Reference : The Principle of Transparency and Access to Documents in the EU: for what, for whom, ...
Parts of books : Contribution to collective works
Law, criminology & political science : Public law
Law / European Law
http://hdl.handle.net/10993/42495
The Principle of Transparency and Access to Documents in the EU: for what, for whom, and of what?
English
Mendes, Joana mailto [University of Luxembourg > Faculty of Law, Economics and Finance (FDEF) > Law Research Unit >]
In press
3rd
Traité de Droit Administratif
Auby, Jean-Bernard
Jacqueline, Dutheil de la Rochère
Bruylant
No
[en] Written as a chapter for the third edition of the Traité de Droit Administratif Européen, directed by Jacqueline Dutheil de la Rochère and Jean Bernard Auby (Bryulant, forthcoming), this paper characterizes transparency as an ambivalent principle of EU law and governance, serving both a functional and a democratic rationale. The analysis focuses on the right of access to documents, a right whose scope and democratic function very much depend on who requests and on the interpretation of the exceptions to access. While the former is a matter of practice, the latter is essentially the result of the main approaches that the Court of Justice of the European Union (CJEU) has followed hitherto: strict interpretation and application of the exceptions, on the one hand, and general presumptions of non-disclosure, on the other. The paper presents both. It argues that, while much criticized in the literature as contrary to the democratic function of the regulation on access to documents, general presumptions of non-disclosure merit a more nuanced analysis. They can be, under restricted circumstances, a way to protect the democratic function of the citizen’s right to access. Yet, the uncertain and evolving criteria for the establishment of a general presumption of non-disclosure have effectively carved out whole categories of documents from the possibility of access, insulating significant sections of EU public action from the pressure of democratic claims. Overall, the right of access to documents, as ancillary to a principle of democracy, has a limited capacity to change the nature of the polity and of the system of governance in which it is embedded.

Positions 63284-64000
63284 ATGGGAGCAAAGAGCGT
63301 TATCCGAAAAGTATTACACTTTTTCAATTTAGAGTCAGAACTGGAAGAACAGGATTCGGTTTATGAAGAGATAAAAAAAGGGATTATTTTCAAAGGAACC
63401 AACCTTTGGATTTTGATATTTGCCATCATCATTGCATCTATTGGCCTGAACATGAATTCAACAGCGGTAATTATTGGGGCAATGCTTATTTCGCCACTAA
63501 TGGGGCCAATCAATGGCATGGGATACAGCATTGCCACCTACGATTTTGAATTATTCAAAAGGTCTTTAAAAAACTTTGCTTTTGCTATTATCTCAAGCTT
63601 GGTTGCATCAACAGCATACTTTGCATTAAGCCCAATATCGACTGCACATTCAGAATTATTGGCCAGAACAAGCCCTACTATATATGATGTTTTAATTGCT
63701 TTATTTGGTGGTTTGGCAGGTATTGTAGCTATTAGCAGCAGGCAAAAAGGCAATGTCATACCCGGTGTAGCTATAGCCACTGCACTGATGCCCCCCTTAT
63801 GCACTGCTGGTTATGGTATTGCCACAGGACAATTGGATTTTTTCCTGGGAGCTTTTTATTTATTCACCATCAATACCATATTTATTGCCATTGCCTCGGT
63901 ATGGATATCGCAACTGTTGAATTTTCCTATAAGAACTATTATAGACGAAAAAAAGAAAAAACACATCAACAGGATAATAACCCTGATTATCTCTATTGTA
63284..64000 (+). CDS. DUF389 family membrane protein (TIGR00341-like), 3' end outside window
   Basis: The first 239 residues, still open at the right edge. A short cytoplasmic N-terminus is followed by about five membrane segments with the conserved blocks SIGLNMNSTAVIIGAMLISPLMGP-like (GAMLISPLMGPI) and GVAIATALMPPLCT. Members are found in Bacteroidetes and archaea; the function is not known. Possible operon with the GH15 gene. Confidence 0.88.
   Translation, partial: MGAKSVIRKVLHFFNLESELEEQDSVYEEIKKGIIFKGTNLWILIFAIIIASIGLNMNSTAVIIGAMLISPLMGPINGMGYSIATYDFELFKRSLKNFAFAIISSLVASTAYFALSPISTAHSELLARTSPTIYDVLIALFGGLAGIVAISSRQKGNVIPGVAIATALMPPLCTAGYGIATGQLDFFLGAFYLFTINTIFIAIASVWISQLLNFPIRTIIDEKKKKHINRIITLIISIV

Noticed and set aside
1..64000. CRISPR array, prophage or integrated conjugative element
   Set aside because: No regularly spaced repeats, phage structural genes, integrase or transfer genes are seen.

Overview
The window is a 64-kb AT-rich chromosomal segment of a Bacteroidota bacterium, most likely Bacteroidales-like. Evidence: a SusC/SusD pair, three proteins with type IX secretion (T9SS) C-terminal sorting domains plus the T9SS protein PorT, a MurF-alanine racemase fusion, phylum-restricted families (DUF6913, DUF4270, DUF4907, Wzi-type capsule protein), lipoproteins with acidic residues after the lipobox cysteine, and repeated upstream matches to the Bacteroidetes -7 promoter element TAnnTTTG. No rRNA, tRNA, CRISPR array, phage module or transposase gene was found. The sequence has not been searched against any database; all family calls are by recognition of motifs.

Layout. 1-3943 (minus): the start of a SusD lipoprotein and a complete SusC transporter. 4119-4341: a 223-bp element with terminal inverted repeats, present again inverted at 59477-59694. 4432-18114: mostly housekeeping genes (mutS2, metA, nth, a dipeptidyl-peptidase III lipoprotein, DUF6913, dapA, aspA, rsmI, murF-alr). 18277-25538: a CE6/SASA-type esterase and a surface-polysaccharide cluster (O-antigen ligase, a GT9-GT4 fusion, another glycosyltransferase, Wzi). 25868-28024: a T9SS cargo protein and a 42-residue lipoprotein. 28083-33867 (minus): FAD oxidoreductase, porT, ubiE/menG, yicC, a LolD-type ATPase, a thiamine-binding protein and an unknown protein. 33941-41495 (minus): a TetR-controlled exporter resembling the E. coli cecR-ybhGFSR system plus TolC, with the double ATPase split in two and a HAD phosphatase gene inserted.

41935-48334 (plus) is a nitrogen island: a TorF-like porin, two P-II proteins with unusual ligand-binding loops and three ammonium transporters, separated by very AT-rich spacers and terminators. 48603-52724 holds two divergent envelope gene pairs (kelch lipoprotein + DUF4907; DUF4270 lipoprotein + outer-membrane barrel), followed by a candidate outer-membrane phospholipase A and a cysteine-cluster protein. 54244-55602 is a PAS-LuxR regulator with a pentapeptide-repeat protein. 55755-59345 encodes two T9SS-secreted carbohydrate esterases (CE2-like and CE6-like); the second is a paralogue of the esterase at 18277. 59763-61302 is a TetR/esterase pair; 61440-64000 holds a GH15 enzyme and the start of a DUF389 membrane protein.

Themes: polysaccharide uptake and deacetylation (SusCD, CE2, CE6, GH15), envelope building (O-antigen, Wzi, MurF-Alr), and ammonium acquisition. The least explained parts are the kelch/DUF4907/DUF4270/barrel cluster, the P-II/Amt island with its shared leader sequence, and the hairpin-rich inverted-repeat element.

http://hdl.handle.net/10993/42495

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